In this study, we identified an in-frame splice variant of the EGFR called mini-LEEK (mLEEK) that is more broadly expressed than the EGFR and is overexpressed in several cancers. Unlike previously characterized EGFR variants, mLEEK lacks the extracytoplasmic, transmembrane and tyrosine kinase domains. mLEEK localizes in the nucleus and functions as a transcription factor to regulate target genes involved in the cellular response to endoplasmic reticulum (ER) stress, including the master regulator of the unfolded protein response (UPR) pathways, molecular chaperone GRP78/Bip. We demonstrated that mLEEK regulates GRP78 transcription through direct interaction with a cis-regulatory element within the gene promoter. Several UPR pathways were interrogated and mLEEK expression was found to attenuate the induction of all pathways upon ER stress. Conversely, knockdown of mLEEK resulted in caspase-mediated cell death and sensitization to ER stress. These findings indicate that mLEEK levels determine cellular responses to unfavorable conditions that cause ER stress. This information, along with the overexpression of mLEEK in tumors, suggests unique strategies for therapeutic intervention. Furthermore, the identification of mLEEK expands the known mechanisms by which the EGFR gene contributes to oncogenesis and represents the first link between two previously disparate areas in cancer cell biology: EGFR signaling and the UPR.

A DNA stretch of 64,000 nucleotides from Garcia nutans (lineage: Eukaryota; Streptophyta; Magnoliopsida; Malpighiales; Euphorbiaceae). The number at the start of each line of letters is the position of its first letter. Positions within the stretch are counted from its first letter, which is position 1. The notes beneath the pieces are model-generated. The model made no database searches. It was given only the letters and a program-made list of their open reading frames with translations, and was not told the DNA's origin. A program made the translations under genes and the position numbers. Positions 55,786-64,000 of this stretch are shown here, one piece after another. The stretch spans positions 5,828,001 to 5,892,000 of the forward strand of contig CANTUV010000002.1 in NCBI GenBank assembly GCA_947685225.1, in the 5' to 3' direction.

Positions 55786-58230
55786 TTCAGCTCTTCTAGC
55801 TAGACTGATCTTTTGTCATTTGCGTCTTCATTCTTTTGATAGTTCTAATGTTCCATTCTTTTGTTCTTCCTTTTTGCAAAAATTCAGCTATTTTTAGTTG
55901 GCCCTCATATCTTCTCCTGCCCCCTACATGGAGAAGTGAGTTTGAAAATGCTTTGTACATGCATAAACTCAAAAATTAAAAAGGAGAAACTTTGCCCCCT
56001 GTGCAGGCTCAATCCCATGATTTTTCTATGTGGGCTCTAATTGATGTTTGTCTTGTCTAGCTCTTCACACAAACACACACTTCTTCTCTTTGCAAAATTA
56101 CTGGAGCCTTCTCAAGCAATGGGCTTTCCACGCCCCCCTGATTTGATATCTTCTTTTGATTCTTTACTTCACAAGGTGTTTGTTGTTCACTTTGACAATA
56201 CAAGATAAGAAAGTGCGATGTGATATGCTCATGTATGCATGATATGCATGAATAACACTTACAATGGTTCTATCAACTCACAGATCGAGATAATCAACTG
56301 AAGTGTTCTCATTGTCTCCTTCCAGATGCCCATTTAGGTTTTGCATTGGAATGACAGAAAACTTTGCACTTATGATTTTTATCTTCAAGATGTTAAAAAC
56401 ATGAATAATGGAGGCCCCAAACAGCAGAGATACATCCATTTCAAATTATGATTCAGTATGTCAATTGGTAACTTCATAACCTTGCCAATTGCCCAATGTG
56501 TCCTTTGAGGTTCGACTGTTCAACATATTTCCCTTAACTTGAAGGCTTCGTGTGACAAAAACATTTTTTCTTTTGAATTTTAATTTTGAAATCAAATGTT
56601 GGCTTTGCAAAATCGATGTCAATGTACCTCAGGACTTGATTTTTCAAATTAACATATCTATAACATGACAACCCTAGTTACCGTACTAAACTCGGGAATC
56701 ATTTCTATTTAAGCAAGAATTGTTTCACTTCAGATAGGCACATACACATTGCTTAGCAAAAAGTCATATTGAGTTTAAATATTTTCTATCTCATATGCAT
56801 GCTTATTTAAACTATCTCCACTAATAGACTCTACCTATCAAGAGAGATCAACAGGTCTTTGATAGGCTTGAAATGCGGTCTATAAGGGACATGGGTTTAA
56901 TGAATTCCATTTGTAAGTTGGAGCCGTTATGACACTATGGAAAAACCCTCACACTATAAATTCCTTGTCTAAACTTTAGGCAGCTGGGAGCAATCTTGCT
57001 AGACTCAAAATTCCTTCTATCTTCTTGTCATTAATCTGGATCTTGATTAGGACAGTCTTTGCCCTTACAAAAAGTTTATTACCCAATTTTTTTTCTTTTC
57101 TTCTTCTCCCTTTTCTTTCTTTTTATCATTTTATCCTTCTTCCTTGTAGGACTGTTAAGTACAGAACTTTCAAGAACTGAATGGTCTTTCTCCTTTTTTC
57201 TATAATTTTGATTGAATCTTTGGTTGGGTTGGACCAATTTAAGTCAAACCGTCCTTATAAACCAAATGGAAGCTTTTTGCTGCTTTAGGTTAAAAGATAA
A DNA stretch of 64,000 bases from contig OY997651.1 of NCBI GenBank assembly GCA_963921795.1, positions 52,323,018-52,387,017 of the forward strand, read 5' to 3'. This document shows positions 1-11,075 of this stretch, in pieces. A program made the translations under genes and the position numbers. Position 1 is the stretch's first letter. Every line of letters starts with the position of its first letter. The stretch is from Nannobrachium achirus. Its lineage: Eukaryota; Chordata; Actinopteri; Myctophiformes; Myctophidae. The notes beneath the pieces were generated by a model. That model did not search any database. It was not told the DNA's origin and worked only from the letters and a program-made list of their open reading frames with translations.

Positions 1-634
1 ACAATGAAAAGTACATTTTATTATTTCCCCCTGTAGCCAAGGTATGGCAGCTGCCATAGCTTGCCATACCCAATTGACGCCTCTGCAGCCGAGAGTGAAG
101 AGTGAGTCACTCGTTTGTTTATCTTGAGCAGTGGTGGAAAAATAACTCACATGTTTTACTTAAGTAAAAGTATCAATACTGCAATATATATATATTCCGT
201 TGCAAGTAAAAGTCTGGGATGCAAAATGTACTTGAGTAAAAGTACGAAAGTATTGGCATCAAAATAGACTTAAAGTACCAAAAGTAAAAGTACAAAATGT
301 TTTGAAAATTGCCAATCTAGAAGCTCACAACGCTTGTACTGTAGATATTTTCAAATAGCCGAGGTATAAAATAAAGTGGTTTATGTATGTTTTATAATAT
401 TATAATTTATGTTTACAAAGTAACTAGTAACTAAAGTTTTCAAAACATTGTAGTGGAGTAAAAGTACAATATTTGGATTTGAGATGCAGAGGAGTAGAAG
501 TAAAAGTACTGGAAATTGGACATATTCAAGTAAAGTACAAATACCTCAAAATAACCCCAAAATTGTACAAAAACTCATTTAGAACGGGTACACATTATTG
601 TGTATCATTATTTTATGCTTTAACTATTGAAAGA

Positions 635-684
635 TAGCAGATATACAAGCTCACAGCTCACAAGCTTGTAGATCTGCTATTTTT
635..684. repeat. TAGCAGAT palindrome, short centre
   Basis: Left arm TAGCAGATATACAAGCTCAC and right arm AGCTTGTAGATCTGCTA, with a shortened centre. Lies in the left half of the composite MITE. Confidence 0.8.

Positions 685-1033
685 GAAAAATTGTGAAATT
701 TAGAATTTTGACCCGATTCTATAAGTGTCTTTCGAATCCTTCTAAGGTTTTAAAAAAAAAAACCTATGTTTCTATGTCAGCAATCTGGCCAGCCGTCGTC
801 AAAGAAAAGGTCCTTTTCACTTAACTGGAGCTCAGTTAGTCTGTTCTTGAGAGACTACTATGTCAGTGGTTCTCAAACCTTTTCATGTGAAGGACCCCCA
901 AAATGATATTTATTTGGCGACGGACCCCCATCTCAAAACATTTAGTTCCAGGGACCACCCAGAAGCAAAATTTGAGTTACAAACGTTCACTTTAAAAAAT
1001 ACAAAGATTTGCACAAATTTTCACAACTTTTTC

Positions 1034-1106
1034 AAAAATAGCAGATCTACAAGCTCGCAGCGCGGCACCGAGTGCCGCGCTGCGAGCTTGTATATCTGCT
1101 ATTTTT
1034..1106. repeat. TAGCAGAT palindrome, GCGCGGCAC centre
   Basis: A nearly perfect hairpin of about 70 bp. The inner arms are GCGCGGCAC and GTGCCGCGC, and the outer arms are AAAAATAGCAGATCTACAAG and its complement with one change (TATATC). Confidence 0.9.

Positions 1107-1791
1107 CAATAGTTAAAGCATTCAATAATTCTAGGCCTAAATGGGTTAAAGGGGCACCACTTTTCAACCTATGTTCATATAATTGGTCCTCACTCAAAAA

The identification of mLEEK has revealed a new means for controlling the expression of molecular chaperones important for the UPR and the protection of cells from ER stress. The current understanding is that ER-resident sensors, such as IRE1, respond to stress by initiating signaling pathways that increases transcription of chaperones. However, the upregulation of chaperones by mLEEK is extrinsic to any changes within the ER. An ER-independent mechanism by which cells can increase chaperone production has not been identified previously. Many investigators have suggested that manipulating the UPR would be of therapeutic benefit for a wide variety of diseases (Lawson et al., 1998; Boyce et al., 2005; Kim et al., 2005; Kudo et al., 2008; Mu et al., 2008). Thus far, research has centered on chemical approaches to controlling chaperones. In the case of cancer, it has been shown that inhibition of chaperones might be used to prolong survival and increase chemosensitivity (Jamora et al., 1996; Fu and Lee, 2006; Pyrko et al., 2007). The discovery of mLEEK suggests new avenues for developing drugs that act upon the UPR. Interference with mLEEK expression and function is a promising strategy to block production of chaperones and thus tumor growth and survival.



A novel epidermal growth factor receptor variant lacking multiple domains directly activates transcription and is overexpressed in tumors.
Periodical:Oncogene
Index Medicus: Oncogene
Authors: Piccione EC, Lieu TJ, Gentile CF, Williams TR, Connolly AJ, Godwin AK, Koong AC, Wong AJ
Yr: 2012 Vol: 31 Nbr: 24 Abs: Pg:2953-67